According to the International Union for Conservation of Nature, at least 8 million tons of plastic end up in our oceans every year. Waste plastic makes up 80% of all marine debris from surface waters to deep-sea sediments. Floating plastic debris is currently the largest source of all marine litter and contributes to the spread of invasive marine organisms and bacteria–which in turn disrupts the entire ecosystem.
The most visible and disturbing impact of marine plastics has to be the ingestion, suffocation and entanglement of what must be countless animals that we simply cannot account for. Marine wildlife such as seabirds, whales, fishes and turtles, confuse plastic waste for food and consequently die of starvation as their stomachs fail to digest the debris that we’ve dumped into the ocean. They also suffer from lacerations, infections, reduced ability to swim, and internal injuries.
The conveniences that plastics offer has led to a ‘use-once-and-throw-away’ paradigm of normal which was largely unknown to our ancestors. In 2019, single-use plastics account for 40 percent of the plastic produced every year. Products such as plastic bags and food wrappers have an incredibly short lifespan in terms of usage; and yet in the aftermath of their shelf life, they continue to persist in the environment for hundreds of years.
Most of the plastic in the oceans, begins its journey on land. Major rivers carry unwanted litter to the sea, picking up more and more junk as it heads downstream. While much of the plastic trash remains in coastal waters, once it gets caught up in ocean currents, it makes its journey around the world. We may have cleverly and shrewdly drawn up our boundaries on land, but when it comes to the ocean–we have very little control over what happens.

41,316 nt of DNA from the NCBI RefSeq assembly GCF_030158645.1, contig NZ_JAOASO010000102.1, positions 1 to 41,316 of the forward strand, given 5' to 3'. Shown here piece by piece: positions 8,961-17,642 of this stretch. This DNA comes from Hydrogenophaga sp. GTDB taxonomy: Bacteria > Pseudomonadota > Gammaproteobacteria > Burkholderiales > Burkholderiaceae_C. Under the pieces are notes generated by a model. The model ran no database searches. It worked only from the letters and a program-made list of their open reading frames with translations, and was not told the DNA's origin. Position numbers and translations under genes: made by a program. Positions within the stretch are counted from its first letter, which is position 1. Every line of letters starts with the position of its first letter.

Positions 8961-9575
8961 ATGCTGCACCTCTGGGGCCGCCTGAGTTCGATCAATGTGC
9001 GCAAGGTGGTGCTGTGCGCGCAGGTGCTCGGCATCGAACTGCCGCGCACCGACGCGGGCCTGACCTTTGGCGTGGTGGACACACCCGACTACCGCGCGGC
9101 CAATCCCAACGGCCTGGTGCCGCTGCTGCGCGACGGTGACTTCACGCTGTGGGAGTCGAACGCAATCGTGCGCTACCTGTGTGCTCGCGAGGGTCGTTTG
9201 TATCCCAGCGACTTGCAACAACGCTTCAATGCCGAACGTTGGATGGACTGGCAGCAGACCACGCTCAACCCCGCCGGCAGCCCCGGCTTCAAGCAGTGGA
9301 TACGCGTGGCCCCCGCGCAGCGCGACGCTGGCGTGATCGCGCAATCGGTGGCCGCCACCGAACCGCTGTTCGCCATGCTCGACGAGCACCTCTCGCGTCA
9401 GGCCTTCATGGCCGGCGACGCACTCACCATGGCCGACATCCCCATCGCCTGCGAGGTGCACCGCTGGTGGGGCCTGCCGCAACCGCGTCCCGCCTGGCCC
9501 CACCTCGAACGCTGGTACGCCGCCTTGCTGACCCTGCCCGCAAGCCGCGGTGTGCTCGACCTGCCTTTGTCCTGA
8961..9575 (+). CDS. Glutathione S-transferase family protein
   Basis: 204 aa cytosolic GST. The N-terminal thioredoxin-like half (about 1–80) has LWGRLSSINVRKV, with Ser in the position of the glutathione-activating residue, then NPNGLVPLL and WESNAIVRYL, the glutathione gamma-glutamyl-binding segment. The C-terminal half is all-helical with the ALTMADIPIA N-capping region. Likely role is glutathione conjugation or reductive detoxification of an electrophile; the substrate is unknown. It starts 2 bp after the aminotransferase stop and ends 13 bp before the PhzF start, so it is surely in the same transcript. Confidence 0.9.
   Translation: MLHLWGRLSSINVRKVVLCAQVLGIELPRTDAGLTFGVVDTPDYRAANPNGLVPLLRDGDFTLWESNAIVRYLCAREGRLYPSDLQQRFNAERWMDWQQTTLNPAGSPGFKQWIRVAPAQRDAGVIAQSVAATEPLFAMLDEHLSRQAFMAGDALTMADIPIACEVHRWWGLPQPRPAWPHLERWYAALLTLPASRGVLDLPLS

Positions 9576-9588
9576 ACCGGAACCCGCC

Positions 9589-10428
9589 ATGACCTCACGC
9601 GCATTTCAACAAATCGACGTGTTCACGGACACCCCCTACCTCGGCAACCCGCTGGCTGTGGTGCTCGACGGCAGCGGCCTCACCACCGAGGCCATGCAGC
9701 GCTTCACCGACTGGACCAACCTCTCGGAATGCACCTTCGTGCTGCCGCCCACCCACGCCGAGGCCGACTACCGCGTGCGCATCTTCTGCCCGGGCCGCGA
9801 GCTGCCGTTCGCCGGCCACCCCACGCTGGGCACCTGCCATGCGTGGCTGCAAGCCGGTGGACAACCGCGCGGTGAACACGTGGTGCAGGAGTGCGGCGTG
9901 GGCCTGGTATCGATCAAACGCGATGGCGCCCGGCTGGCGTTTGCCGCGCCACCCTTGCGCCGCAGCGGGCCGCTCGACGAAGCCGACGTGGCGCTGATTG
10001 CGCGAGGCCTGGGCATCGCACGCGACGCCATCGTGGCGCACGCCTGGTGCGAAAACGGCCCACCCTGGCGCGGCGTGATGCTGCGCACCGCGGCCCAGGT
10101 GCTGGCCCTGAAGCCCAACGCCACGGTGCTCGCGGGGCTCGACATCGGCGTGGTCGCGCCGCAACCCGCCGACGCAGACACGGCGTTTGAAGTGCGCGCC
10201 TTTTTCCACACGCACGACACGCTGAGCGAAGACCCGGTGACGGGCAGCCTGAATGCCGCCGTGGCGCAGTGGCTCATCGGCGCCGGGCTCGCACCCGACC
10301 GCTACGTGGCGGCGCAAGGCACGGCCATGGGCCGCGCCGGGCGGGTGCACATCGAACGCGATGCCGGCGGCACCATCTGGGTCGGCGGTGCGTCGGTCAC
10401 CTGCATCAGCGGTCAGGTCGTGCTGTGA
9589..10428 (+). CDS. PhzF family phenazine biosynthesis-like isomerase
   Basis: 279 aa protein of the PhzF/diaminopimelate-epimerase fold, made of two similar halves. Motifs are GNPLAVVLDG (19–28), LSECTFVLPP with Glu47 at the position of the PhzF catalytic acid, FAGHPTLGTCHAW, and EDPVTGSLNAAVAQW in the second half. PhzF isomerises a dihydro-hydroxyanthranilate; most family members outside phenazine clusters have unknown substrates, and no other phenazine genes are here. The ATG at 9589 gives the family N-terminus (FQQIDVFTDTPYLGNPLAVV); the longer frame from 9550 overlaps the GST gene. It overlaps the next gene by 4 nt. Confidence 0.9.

From birds to fish to other marine organisms, millions of animals are killed by plastics every year and the death toll continues to increase. Nearly 700 species, including endangered ones, are known to have been affected by plastics.
Most of the deaths are caused by entanglement or starvation. Seals, whales, turtles, and other animals are no longer hunted by apex predators, but instead find themselves choked to death by worthless six-pack rings. Microplastics that are ingested can block digestive tracts or pierce organs, thereby causing a premature death.
Once in the ocean, it is difficult—if not impossible—to retrieve plastic waste. Mechanical systems can be effective at picking up large pieces of plastic from inland waters, but once plastics break down into microplastics and continue their journey in the open ocean, they are virtually impossible to find, let alone remove.
The solution to prevent plastic waste from entering rivers and seas in the first place comes down to better product design and waste management. We can blame big businesses all we want for the problem of plastic, but in my experience it is consumer demand that drives business decisions. Once consumers change their demands, business practises will follow suit or fall in line.
The short lifespan of plastic simply shouldn’t reduce the lifespan of all the other creatures with whom we share the only place we’ll ever call home.